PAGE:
I'm feeling defeated after many different approaches and researching how to UDP hole punch in GM:S. Has anyone had any success with this using standard GM:S networking functions, and not relying on extensions like 39 DLL or C++ servers? I've read all sorts of older posts, but I am curious if someone has had succeeded with this using the stock networking functions.
I am using a combination of UDP and TCP functions to coordinate online functionality for my current project. So far I have built a sign up / log in menu system. Knowing how GM:S locks up for several seconds when attempting a dead TCP socket connection, I thought I would be smart and have the client ping the server first via a UDP message and only connect when it hears something back. The problem is that unless the client has port forwarded a specific port for listening for the server's UDP return message, nothing will ever return and the connection never happens.
As an example, here is how I have approached the situation and say we map the following ports (illustrative purposes only):
- Client_UDP = 123
- Server_UDP = 456
- Server_TCP = 789
When client attempts connection, have them create a UDP server listening on port 123. Knowing the server is listening for UDP messages on port 456, send message to this port. Server hears message and replies to client via port 123. Client hears UDP reply and creates TCP socket looking for server port 789.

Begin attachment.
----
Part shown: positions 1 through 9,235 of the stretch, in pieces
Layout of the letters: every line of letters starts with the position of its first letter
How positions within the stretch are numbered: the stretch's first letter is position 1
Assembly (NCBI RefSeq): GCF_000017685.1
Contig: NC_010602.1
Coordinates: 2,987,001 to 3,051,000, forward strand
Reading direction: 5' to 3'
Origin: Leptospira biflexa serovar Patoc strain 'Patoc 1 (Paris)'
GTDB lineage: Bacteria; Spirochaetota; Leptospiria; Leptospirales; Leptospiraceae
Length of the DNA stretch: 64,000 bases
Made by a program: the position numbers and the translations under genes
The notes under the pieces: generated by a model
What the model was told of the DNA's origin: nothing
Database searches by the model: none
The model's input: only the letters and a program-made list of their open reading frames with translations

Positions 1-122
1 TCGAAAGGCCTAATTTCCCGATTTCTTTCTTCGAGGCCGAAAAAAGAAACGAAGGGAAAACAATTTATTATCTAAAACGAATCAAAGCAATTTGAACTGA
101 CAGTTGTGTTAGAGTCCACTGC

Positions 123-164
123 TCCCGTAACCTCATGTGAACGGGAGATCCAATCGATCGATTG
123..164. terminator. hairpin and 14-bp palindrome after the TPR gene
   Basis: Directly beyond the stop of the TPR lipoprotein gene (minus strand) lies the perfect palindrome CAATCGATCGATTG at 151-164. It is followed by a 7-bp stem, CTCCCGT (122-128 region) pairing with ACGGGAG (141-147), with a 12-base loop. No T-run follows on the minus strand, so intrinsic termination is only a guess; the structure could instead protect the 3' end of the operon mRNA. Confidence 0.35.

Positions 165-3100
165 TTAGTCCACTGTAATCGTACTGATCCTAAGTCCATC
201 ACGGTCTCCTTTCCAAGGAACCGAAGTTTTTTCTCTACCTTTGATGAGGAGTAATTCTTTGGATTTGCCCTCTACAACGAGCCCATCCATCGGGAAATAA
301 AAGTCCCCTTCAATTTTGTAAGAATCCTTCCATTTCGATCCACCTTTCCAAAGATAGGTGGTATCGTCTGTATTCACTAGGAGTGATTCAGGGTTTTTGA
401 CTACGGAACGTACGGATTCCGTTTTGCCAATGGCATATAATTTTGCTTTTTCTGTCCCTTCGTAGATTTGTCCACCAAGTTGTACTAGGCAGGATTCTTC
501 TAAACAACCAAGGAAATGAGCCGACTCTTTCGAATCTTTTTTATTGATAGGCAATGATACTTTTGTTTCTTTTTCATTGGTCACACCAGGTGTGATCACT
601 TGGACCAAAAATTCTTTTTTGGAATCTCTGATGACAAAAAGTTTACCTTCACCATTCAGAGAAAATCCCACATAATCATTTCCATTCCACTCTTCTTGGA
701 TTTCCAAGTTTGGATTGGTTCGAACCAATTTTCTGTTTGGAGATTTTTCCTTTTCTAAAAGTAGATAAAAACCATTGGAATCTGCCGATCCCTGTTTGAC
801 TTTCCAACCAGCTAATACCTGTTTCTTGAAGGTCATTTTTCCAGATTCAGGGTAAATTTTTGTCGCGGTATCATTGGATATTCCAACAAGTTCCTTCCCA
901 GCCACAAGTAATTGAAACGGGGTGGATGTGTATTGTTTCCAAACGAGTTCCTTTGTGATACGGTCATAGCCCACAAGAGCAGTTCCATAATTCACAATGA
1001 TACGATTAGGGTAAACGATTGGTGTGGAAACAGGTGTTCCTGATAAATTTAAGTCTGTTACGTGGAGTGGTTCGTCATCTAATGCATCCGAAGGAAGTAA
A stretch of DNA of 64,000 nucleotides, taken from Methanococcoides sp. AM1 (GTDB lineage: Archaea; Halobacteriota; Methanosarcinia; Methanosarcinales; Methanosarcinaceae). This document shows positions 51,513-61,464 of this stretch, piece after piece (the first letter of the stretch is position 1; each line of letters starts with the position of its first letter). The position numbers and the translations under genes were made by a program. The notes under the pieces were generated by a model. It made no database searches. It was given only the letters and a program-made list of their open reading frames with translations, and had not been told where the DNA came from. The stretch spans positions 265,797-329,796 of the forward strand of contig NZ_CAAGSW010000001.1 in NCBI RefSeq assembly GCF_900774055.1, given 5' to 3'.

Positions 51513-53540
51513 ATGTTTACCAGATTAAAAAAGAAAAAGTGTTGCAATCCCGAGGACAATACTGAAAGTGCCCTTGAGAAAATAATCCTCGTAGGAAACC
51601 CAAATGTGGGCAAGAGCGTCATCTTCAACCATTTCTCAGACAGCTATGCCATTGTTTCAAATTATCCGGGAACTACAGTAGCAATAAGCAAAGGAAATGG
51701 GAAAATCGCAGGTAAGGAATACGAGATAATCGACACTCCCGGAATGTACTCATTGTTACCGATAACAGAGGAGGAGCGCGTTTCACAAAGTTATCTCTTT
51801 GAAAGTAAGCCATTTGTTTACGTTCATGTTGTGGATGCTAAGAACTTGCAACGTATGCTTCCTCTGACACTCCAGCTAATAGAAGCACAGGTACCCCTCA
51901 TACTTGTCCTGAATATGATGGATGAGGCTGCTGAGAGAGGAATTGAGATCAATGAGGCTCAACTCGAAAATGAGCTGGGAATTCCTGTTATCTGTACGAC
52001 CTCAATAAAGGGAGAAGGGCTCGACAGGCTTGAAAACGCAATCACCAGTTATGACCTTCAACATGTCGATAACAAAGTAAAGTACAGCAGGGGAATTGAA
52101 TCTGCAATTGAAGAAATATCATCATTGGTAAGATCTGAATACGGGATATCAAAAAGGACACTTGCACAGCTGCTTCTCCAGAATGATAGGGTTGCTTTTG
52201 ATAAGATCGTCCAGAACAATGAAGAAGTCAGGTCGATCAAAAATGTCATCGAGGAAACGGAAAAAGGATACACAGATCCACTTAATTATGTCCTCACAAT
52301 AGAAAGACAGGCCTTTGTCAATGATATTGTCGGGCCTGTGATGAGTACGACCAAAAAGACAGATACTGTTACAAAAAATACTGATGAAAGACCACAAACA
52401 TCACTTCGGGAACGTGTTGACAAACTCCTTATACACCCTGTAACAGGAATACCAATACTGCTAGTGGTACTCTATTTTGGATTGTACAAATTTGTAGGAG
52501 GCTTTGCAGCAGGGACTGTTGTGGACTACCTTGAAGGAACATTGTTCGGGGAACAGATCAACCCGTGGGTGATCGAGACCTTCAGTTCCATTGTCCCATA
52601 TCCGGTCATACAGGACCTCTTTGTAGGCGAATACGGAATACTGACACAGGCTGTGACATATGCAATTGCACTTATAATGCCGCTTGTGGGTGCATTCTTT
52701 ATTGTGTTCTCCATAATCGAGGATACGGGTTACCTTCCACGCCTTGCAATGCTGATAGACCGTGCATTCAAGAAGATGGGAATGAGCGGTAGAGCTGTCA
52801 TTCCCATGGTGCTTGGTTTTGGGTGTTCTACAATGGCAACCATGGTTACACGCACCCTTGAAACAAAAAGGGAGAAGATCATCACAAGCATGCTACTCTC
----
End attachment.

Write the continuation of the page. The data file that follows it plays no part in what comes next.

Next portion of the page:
This is fine and all, but as I said before, unless the client has port forwarded port 123, the message will never get back. I would like (if possible) not to burden the player with having to port forward, but it would be awesome to get the quick UDP feedback before attempting a TCP connection.
While debugging on the server side, using the async_load map to look up incoming IPs and ports, I can see the ephemeral port used by the client (usually in the range 49152 through 65535 as expected). One problem is that if the server responds directly to this port, the message will not make it back to the client. I'm assuming that for whatever reason it doesn't translate back to the original port (123) or the client is still listening on 123 and the returned message is ignored.
This is pretty much where I am stuck for now, hence why I am curious to know if any one has figured a way around this.
I have a theory that if there was a way to get the ephemeral port on the client side, you could create a new UDP server on the client's end to listen for the server's return message assuming everything happens before the port closes. I'm currently looking for a JSON API or something that I can ping which would return the ephemeral port since the HTTP functions don't need port forwarding.